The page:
Sunday, February 2, 2014

eye opening

Sometimes my kid says something that completely changes my perspective on our shared life together...

D with Daddy in Ethiopia. Ohmygoodness he was so tiny!

Yesterday we had this conversation over a snack:

Daniel: "When I first came home, I thought you and Daddy were like monsters. That maybe you had lots of kids and you killed them and ate them or something. Ha!"

Me: "Really? Wow. And when did you stop believing that?"

Daniel: "Oh, maybe like after 100 days."

Me: "Hmm. And what helped you change your mind?"

Daniel: "That you bought me toys."

Yup. That's right. When our newly adopted son first came home, at age 5, he thought maybe we'd adopted lots of kids, and murdered them, and possibly ate them.

This puts a whole new spin on my memories of our first 100 days as a family, and also makes me rethink the value my son places on new toys.

First of all, you should know that the conversation above was not a whispered, emotional confession. It was a relaxed, normal conversation over apple slices at our dinner table.  As in: "Ha ha ha... remember how I used to think you and Daddy were murderers and cannibals! Ha! That was something!?"

Secondly, our son loves to get new toys, and gets super worked up around birthdays and holiday about which toys and how many and will they be fun and cool enough... Which I used to find really annoying and stressful. Who was this materialistic person I was raising!? And now I see that he's somehow equated these people buy me nice toys = they must not be about to murder me and my baby sister.  So, I guess I will keep those new toys coming for a bit longer just so he is clear that we are not out to get him.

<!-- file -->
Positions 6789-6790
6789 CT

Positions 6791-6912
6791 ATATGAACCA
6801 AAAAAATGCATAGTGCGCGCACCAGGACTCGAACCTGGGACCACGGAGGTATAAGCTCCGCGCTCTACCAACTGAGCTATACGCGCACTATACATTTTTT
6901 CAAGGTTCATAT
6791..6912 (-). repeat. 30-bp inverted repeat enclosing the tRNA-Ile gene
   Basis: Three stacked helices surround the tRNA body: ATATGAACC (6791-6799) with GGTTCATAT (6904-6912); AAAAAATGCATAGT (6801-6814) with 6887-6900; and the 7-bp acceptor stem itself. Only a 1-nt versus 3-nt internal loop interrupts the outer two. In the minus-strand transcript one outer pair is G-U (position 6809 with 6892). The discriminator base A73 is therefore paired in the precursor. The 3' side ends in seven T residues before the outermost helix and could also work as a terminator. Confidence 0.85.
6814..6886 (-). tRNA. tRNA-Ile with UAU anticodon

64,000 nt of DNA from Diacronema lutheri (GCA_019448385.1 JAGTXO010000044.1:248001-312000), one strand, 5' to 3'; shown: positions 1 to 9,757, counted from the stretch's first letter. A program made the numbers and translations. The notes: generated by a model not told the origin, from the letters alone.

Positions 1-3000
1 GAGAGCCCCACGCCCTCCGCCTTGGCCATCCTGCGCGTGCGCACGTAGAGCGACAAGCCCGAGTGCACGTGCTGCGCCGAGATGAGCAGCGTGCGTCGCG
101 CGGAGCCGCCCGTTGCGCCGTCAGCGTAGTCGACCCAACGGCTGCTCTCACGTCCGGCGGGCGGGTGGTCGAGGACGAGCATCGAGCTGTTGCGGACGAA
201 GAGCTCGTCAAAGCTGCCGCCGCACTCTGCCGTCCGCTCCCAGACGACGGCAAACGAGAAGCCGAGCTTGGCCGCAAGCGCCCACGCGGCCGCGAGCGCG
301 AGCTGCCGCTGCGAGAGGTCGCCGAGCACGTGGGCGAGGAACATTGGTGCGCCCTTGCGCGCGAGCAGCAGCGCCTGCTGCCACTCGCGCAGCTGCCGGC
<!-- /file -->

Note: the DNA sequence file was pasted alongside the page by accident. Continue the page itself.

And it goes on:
Thirdly, and most importantly: What! holy @#$%! Is THAT what you were thinking during those crucial first weeks when we could barely communicate and you were having daily tantrums and grieving and we were all just trying to survive? I can't believe that Daniel was terrified for his life all the time. I think part of the time he was happy and excited to be in his new home. Part of the time he was confused, and a lot of the time overwhelmed.  But maybe I'm projecting my own emotional memories of that time onto him. Usually when we ask he claims to not remember those first few weeks.  After all, those memories were coded in a language he no longer speaks or understands.

I'm going to have to ponder this some more. And I'll ask him about it again. It maybe that he was pulling my leg. Or he might have other revelations for me...

Life with kids: always full of surprises.

D contemplating his new life in America

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